Posted August 3, 2004: When I met Osbaldo
it was 10:30 on a Sunday morning and he was drinking cheap
cane liquor out of a plastic bottle while fixing a fence with
his family. The bottle label had pictures of Agave,
the plant that tequila is made from, which made me think it
I was in the state of Nayarit -- tequila country -- next
to the tequila state, Jalisco, and there were fields of Agave
on the other side of the road. The pictures on the label of
the cane liquor bottle were there ostensibly because the liquor
was made in tequila country, and advertised as such, implying
that the essence of the Agave was present in it.
Everyone here calls it vino.
I was driving the free road from the west coast up to the
state of Jalisco, instead of the faster toll highway. The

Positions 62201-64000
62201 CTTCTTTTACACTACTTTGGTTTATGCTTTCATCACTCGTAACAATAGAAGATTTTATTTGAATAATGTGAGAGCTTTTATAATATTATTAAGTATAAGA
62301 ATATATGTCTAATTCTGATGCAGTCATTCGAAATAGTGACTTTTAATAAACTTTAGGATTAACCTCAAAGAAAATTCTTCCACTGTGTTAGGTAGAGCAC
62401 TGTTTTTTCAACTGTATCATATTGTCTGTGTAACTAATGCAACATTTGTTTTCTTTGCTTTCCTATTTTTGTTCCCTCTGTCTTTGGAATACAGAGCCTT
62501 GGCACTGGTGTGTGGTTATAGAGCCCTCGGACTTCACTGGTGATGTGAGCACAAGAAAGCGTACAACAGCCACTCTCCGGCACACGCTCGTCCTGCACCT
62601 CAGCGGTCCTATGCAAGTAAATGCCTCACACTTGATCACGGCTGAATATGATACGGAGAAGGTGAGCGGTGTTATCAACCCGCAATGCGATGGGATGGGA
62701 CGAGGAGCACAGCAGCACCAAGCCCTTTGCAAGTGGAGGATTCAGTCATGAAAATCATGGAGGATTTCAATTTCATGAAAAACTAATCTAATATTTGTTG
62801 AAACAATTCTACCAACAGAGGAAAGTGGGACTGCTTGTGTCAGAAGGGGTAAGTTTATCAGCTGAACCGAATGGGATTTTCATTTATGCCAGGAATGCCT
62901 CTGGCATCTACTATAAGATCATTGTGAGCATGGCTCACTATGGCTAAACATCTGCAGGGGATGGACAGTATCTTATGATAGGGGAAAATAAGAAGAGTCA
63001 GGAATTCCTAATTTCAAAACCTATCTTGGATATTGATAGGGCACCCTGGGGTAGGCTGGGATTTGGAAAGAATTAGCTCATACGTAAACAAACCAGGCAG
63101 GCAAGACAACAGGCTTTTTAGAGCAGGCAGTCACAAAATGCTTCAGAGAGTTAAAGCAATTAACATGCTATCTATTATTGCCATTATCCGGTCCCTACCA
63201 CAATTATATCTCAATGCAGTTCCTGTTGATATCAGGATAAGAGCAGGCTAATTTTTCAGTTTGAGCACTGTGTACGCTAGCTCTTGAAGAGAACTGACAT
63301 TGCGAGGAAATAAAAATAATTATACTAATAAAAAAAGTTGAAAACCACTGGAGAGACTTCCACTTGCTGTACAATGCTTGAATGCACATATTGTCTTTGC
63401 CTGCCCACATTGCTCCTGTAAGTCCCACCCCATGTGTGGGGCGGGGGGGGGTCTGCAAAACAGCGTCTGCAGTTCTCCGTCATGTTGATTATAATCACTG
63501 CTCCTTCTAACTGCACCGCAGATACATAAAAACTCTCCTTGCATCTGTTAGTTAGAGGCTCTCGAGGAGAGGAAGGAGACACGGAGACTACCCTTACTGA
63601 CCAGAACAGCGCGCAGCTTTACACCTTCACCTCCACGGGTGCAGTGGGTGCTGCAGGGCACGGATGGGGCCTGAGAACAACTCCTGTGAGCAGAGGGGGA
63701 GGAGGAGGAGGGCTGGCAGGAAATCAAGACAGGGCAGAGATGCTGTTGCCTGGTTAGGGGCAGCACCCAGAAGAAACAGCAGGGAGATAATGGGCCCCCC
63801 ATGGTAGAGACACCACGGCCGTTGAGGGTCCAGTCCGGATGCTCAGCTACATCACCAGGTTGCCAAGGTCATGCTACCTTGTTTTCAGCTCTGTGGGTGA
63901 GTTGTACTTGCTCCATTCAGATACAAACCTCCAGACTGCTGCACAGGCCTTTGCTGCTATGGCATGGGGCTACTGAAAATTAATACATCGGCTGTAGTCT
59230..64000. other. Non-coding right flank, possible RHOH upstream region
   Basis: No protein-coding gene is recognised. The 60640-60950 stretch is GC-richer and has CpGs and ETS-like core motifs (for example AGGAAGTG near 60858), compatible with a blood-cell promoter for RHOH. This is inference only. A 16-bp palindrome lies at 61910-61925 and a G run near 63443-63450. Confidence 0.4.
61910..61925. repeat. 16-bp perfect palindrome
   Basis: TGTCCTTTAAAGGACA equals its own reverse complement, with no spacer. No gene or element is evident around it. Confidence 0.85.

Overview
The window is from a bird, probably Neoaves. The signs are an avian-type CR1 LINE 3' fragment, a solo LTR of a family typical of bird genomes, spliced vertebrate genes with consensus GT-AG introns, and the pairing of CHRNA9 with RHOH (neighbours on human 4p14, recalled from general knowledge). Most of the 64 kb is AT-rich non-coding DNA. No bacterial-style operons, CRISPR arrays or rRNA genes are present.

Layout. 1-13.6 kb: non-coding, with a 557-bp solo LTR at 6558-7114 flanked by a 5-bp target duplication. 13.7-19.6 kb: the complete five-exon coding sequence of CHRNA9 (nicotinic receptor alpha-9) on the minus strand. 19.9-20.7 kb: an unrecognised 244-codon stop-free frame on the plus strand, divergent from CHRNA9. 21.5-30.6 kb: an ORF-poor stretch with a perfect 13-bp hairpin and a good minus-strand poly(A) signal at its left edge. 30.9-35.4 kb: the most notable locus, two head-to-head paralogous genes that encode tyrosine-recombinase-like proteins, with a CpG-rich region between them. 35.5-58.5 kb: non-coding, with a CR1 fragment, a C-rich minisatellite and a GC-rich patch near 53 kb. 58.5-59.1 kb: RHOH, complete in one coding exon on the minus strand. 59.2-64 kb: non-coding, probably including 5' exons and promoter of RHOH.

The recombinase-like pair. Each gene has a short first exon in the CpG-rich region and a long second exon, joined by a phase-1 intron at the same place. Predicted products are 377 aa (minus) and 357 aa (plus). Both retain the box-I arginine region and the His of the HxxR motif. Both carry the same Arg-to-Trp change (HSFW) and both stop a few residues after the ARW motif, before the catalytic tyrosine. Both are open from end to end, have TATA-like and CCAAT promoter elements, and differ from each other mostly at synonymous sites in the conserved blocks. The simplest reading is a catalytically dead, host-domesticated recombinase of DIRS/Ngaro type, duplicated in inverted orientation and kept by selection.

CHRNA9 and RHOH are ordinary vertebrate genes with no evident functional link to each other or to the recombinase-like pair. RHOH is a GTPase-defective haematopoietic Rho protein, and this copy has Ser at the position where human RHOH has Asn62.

free road is slow and tortuous, densely populated in places,
passes through the center of most towns, and is laced with
often-invisible speed bumps. Speed bumps, called topes, are
the only way townspeople have of slowing down the drivers
The free road follows much of the route of the old Camino
Real, the trail used by the first Spanish, and before that
by the Nahuatl and Aztec peoples. You can tell when the road
runs on top of the Real because there are old stone fences
and adobe houses along it.
I had just passed through the town of Ixtlan del Rio, of
Carlos Castaneda fame (Journey to Ixtlan), and stopped
to rest at one of those hard-to-find places where there was
a pull-out that didn’t have a 6-inch drop off. A month
shy of the beginning of the rainy season, the land was dry.
As I stopped I heard someone yell and looked over. A husky
young farmer, two kids, and an old woman were looking at me
from a fence line nearby. I got out and walked over and chatted
while they tightened new barbed wire over cut tree branches
that served as fence-posts.
|"Osbaldo’s only horse,
El Chiquiado, a smart, faithful, 10-year old, had just
died that morning of a mysterious disease that had killed
over a dozen local horses recently. Osbaldo was drinking